Gerard Petrus Fieret
Gerard Petrus Fieret
Éditions Xavier Barral/Le Bal
Chaotic and unpredictable, the Dutch artist, poet and photographer Gerard Petrus Fieret passed away in poverty in 2009 at the age of 85. This near-600-page book coincides with a recent retrospective at Paris’ Le Bal of Fieret the photographer, who took most of his pictures between 1965 and 1975.
The mini skirt loomed large in Fieret’s photographic lexicon, and young women were his favourite subjects. But Fieret was no peeping Tom in the Miroslav Tichý mode, and his complicit collaborators always look comfortable, even in consistently insalubrious surroundings. The resulting photographs are intimate without being explicit, sexy but never smutty.
Stylistically, the work is highly ‘lo-fi’: all grainy black and white; often out of focus, overexposed, or even solarised; and usually covered in cack or otherwise maltreated. All this complements the slightly sordid subject matter, and also lends an accelerated decrepitude, making the pictures look ancient. Fieret, who was reputedly paranoid about his work being appropriated by rivals, also liked to stamp and/or sign his prints across the images themselves, often multiple times, completing their idiosyncratic look.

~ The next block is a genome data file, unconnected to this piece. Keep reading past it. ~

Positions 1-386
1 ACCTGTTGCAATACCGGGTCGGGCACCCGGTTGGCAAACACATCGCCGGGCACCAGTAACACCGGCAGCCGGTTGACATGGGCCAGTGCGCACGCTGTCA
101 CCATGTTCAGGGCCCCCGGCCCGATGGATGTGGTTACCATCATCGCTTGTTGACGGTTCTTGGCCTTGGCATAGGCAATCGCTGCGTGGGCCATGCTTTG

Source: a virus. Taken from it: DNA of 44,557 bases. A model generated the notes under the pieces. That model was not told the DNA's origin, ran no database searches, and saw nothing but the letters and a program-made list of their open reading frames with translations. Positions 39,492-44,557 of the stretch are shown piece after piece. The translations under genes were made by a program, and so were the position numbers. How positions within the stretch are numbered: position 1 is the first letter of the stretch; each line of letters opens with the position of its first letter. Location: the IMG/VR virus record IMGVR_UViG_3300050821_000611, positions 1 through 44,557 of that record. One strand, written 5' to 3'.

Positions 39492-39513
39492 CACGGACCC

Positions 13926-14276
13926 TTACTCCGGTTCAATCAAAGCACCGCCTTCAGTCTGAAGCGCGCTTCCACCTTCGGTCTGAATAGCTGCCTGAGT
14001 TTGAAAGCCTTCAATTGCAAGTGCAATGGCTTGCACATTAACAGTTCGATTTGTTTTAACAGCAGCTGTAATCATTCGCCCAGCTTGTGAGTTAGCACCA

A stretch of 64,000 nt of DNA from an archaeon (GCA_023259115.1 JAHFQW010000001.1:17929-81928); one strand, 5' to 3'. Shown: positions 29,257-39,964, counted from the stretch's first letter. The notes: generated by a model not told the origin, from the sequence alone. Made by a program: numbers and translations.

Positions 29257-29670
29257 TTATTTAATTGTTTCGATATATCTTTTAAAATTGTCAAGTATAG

Despite containing many hundreds of photographs, with lots of blurred faces, self-portraits, crossed knees and many other parts of the female anatomy, the book seldom feels repetitive. You can see right through the thin paper stock to the images on adjoining pages, and this can bring out surprising relationships between the pictures, or help reinforce a brief narrative.
We frequently get a sense of zooming in, getting closer and closer, more and more intimate. But even though the photographs gradually become a bit more naughty, they always remain playful and suggestive, implicit rather than explicit. This helps keep the book compelling throughout, and the overriding mood is one of levity, or even joy. But the joy in these photographs is the joy of the distant past. And there are also pictures of decaying walls, clapped-out doors, crumbling faces, old people and old photographs, also covered in the crap of the darkroom and the patina of post-production neglect.
So what does it all mean? Perhaps this: Beauty fades, everything decays – and quickly. So live and love – and do it now. ♦
All images courtesy of Éditions Xavier Barral. © Gerard Petrus Fieret